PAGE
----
Script to remove user(s) from all groups in Office 365

Often times when a user leaves the company, or for whatever other reason, you are tasked with making sure said user is removed as member from any and all groups. In the Office 365 world, this means going over each Security, Distribution, Mail-Enabled Security and Office 365 (Modern) group and removing the user. If you are a fan of the UI approach, you can simply navigate to the Office 365 Admin Center, find and click on the user in the list of Active users, then click the Edit button next to Group membership and press the small X next to each group object.

While this approach works and is easy enough to follow, having to perform the same task over and over again is definitely not something I enjoy, so prepared a short script for this scenario. We have already discussed the quickest way to list all groups given user is a member of in a previous article, so half of the script was already done. After obtaining the list, all that’s left is to iterate over each group and depending on the group type, use the relevant cmdlet to remove the user. Now, as we deal with few very different group types, different cmdlets and even modules will be needed. For any Exchange-related groups, we can of course use the Remove-DistributionGroupMember cmdlet. Exchange remote PowerShell also exposes the cmdlet needed to handle Office 365 Groups: Remove-UnifiedGroupLinks. To handle Azure AD Security groups however, we need the Remove-AzureADGroupMember cmdlet and thus the AzureAD PowerShell module.

To add some flexibility to the script, few parameters have been introduced to handle the different group types. By default, only Exchange-related groups will be handled¬†(DGs and MESGs). To include Office 365 Groups, use the –IncludeOffice365Groups switch. To include Azure AD Security groups, use the –IncludeAADSecurityGroups switch. The -Identity parameter has been coded to accept multiple user objects as an array, and to also handle pipeline input. Any valid user identifier will be accepted, but it’s strongly recommended to use unique-valued properties such as UPN or PrimarySmtpAddress.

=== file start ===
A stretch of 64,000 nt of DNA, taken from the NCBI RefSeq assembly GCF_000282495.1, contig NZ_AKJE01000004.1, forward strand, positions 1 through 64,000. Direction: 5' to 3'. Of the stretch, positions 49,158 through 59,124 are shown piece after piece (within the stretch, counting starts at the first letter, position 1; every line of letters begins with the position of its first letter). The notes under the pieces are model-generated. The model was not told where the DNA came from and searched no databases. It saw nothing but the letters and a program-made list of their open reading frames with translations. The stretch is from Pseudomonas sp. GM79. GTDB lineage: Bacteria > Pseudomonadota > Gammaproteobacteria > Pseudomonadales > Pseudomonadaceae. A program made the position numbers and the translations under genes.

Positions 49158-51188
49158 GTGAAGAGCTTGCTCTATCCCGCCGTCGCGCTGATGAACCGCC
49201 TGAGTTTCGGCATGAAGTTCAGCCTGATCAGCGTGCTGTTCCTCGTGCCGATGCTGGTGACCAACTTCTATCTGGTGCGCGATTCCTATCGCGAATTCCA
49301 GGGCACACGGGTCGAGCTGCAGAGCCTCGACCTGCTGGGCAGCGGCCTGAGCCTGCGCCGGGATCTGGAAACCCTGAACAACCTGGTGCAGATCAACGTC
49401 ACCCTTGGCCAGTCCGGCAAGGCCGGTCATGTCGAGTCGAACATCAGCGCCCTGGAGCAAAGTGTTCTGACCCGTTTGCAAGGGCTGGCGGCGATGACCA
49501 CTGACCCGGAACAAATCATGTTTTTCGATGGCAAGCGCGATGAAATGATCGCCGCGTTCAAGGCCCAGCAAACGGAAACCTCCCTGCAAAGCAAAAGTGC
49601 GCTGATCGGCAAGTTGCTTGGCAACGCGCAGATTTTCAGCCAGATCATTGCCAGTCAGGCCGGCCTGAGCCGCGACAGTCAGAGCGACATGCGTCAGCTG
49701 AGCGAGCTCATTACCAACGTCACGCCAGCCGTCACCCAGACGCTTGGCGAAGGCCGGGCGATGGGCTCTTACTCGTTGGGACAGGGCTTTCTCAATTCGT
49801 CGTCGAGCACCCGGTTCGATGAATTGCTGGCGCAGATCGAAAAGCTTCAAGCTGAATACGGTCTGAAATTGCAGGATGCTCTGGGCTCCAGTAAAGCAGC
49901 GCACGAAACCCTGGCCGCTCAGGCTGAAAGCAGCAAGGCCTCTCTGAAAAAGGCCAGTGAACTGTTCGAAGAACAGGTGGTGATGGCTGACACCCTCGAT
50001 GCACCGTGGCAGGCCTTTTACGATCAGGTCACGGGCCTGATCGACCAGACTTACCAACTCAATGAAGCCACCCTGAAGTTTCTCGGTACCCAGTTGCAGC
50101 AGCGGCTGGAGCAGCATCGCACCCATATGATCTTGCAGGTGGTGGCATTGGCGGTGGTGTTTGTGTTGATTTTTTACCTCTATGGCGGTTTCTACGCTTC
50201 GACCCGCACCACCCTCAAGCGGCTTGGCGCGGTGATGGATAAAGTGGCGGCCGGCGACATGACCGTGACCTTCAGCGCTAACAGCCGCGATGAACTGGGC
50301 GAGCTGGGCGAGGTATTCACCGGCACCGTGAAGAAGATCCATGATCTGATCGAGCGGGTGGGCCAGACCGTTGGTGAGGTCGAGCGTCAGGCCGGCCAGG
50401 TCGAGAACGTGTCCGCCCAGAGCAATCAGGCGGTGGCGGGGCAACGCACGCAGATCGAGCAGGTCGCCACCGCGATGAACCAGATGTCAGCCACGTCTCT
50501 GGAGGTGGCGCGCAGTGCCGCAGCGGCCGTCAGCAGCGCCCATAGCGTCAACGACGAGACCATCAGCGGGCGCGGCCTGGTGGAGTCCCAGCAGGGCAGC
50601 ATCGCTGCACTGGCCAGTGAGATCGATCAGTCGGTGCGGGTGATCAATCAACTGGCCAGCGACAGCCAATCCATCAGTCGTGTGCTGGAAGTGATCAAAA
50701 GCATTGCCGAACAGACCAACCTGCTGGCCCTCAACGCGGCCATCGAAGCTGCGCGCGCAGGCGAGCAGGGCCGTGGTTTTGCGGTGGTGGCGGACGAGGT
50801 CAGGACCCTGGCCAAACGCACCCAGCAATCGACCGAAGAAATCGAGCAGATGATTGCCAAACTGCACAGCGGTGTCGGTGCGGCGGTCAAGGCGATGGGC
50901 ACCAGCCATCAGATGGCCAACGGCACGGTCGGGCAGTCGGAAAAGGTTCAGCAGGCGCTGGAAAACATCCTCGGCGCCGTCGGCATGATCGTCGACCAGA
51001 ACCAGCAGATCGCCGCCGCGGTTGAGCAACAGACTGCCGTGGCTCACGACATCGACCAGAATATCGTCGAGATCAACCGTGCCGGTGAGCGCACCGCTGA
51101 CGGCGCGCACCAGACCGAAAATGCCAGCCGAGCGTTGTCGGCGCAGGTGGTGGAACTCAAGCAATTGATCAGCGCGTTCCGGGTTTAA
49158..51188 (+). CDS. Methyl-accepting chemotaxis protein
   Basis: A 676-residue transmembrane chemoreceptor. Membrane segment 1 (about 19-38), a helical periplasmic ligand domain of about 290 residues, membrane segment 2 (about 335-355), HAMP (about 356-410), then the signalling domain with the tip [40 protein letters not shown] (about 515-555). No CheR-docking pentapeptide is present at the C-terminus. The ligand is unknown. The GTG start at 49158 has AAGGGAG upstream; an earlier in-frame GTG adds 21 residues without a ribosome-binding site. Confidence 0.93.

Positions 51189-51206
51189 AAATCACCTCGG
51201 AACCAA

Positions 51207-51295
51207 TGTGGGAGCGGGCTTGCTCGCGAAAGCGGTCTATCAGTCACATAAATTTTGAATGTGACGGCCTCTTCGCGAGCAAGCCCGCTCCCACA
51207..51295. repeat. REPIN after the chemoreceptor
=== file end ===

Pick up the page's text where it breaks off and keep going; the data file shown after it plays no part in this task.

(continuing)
To simulate the script action without making any actual changes, which is a very good idea when trying to use it against a large number of objects, use the –WhatIf switch. Lastly, for troubleshooting purpose you can specify the –Verbose switch and get additional information about each step of the script execution. While the script includes some basic code to handle connectivity to Exchange Online and/or Azure AD PowerShell, this will not work in all scenarios. Make sure to execute your “connect to Office 365” script first and establish any needed sessions, otherwise the script will halt.

Combining all of the above, the script does the following:

  • Checks for connectivity to ExO and/or AzureAD
  • Builds a list of all the users to process, removing any invalid entries
  • For each user, obtains the list of all Exchange groups
    • If the –IncludeOffice365Groups switch is used, the list will include Office 365 Groups as well
  • For each group in the list, the relevant cmdlet is issued to remove the user as member
  • If the switch –IncludeAADSecurityGroups ¬†is used, Azure AD groups are enumerated next
  • For any Azure AD group returned, the Remove-AzureADGroupMember cmdlet is run to remove the user as member

If you are running the script against a large number of users, or if the user is member of to many groups, potential throttling issues might arise. To address those, a small artificial delay is added on lines 104 and 117, feel free to adjust it as needed. Additional information about the script usage and parameters can be found in the built-in help.

You can find the script on the TechNet Gallery here:

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